Forum Feedback: MHS Financial Update
The following questions were submitted to Forum Feedback in response to the recent Online Forum, “MHS Financial Update: Strengths & Challenges.”
What about more lighting controls to cut energy costs?
Q: I thought it might help electrical costs if automatic light timers were placed in the family lounges. There are hours here, and I assume on all floors, where the lounges are not occupied.
A: Thank you for supporting cost cutting and energy conservation. Automatic, energy-efficient lighting control is the required standard for every new construction and renovation project at Methodist. As our budget allows, we are adding motion sensors to some of the existing lighting on our campuses, targeting low-traffic areas first.
Motion sensors help us cut the cost of lighting unoccupied areas. Staff can help by reminding patients, visitors and co-workers that in areas with motion sensors, the lights may turn off after a period of time with no movement in the room, and a simple wave of the hand will turn the lights back on.
– Tom Eiserman, Vice President of Integrated Service, Methodist Health System
What about paperless patient records? Or printing much less paper per patient?
Q: Why waste paper and staff time to print and file orders, notes, labs and other test results that are online in Cerner? Why do any of our hospital units print daily home medication reconciliation lists for every patient, whether or not the patient will be discharged that day? When will paper charts become obsolete?
A: Several employees submitted similar questions about reducing or eliminating the use of paper in our patients’ medical records, and we thank you for spotlighting one of our highest priorities. Methodist Health System is currently in a transition period between paper and electronic records, working steadily toward our goal of full implementation of the electronic medical record (EMR) by June 2012.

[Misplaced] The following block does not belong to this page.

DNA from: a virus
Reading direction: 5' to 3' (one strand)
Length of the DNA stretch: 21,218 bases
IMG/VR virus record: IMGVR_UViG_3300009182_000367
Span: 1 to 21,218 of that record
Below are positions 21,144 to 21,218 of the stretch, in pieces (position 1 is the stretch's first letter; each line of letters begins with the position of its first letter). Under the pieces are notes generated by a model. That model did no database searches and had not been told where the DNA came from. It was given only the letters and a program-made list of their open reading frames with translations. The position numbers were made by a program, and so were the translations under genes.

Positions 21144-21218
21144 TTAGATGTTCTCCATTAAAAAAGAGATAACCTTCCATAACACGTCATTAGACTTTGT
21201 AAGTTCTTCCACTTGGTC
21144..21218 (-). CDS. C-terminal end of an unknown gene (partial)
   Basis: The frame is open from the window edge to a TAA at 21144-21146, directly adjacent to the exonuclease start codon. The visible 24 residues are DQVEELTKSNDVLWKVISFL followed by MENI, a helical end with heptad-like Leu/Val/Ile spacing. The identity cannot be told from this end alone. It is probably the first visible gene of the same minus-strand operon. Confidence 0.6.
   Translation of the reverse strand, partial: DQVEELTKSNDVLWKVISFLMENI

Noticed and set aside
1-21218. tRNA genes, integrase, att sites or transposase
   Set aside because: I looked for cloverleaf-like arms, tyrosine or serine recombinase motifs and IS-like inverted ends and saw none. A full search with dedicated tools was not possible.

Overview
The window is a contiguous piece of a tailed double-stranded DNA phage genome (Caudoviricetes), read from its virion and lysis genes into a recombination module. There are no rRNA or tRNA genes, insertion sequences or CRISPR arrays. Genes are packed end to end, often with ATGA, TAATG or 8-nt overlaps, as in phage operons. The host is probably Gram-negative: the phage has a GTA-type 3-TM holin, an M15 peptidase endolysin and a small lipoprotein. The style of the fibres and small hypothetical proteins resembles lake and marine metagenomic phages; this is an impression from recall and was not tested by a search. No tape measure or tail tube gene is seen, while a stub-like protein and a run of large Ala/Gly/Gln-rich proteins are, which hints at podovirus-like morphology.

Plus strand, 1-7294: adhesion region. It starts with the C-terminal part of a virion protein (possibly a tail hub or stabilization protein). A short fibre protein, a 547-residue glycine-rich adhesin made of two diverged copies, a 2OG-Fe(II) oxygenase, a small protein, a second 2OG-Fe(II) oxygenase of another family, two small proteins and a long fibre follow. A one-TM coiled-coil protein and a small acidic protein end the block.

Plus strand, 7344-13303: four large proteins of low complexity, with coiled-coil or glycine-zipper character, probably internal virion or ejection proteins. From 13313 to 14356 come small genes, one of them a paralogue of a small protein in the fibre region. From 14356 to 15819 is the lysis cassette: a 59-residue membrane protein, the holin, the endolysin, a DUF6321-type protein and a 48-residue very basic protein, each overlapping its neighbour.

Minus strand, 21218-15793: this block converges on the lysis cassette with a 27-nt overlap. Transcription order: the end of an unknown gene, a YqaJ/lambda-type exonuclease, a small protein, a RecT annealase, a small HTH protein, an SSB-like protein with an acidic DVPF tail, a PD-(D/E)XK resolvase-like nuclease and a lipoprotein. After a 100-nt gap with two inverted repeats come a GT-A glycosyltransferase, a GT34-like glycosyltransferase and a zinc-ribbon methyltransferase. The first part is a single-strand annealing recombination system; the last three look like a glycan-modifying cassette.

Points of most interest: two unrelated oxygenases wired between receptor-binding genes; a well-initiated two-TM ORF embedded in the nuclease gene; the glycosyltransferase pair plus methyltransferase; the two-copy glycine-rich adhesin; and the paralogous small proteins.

Implementing what the government calls “meaningful use” of the EMR and other information technology is central to our Cerner Evolution, described in an earlier Online Forum ("Meaningful Use for the Meaning of Care"). We are making tremendous progress, especially in the use of electronic medical records in our ambulatory clinics, which include Methodist Physicians Clinics and our hospital-based outpatient clinics. Our ambulatory clinics no longer make paper charts for new patients, and we no longer print and file paper copies of test results, notes and dictation for ambulatory patients.
However, we still have a long way to go to achieve full EMR implementation in all units, including our inpatient facilities, by June 2012. Your suggestion to stop routine daily printing of home medical reconciliation sheets is especially welcome, and we are reassessing this process now.
The advantages of using electronic medical records extend far beyond the savings of staff time, paper, printing, filing, scanning and long-term storage of hard copy records. Replacing paper with electronic records puts the information at caregivers’ fingertips in real time to improve patient care and safety, continuity of care, outcomes, communication, teamwork, efficiency, customer service, required reporting and public health.
Our use of electronic information technology will keep expanding, and we thank you for your continued support. New features scheduled to go live this fall include the ability for caregivers to view quality measures for each of their patients at the point of care, as well as the debut of an interactive patient portal that will give patients real-time access to and control over their health information and appointment scheduling. More information about the Cerner Evolution is available through the Cerner “Game On” icon on ERNIE.
– Steven Zuber, MD, Chief Medical Information Officer, Methodist Health System
Supervisors, please post for employees with limited computer access.
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